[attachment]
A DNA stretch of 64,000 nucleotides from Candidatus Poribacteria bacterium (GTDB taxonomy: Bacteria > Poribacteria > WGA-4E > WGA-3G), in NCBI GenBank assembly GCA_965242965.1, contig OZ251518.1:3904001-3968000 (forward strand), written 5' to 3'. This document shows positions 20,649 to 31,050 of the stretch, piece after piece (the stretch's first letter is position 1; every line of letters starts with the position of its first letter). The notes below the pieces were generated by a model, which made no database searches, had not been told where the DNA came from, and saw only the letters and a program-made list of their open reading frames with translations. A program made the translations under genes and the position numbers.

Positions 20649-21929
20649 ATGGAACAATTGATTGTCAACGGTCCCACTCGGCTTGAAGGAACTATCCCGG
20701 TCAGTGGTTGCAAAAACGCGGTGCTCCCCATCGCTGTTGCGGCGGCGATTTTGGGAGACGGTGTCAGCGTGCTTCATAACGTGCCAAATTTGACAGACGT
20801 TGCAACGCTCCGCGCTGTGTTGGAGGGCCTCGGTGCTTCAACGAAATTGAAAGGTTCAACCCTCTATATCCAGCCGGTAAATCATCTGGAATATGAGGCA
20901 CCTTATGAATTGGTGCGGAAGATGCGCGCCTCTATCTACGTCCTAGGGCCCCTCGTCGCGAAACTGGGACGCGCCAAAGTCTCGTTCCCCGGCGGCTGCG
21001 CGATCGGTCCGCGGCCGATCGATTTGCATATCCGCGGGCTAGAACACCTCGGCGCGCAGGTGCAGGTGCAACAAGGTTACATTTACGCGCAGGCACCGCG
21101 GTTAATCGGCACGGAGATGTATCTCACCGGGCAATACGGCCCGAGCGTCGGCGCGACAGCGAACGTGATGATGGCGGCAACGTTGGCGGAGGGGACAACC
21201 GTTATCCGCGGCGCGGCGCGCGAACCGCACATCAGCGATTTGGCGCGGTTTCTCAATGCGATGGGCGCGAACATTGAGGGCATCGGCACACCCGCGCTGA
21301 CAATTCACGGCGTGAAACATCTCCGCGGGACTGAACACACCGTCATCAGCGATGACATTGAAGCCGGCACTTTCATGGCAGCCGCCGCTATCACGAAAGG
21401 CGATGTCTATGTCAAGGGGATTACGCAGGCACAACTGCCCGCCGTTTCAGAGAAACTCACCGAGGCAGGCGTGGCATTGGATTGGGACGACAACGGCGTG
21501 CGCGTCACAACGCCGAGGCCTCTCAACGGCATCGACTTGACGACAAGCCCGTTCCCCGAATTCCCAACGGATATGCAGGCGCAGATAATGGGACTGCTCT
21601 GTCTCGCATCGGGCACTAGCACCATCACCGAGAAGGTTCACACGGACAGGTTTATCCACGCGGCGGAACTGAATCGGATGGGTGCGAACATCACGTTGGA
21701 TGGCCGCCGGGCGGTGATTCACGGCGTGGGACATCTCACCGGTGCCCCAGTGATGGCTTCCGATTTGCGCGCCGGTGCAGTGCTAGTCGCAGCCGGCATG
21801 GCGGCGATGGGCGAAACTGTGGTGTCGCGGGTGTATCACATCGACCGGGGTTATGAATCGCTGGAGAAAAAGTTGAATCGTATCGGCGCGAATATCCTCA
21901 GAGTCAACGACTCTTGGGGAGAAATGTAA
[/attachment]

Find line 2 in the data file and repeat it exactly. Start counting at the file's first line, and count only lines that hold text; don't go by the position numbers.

Positions 20649-21929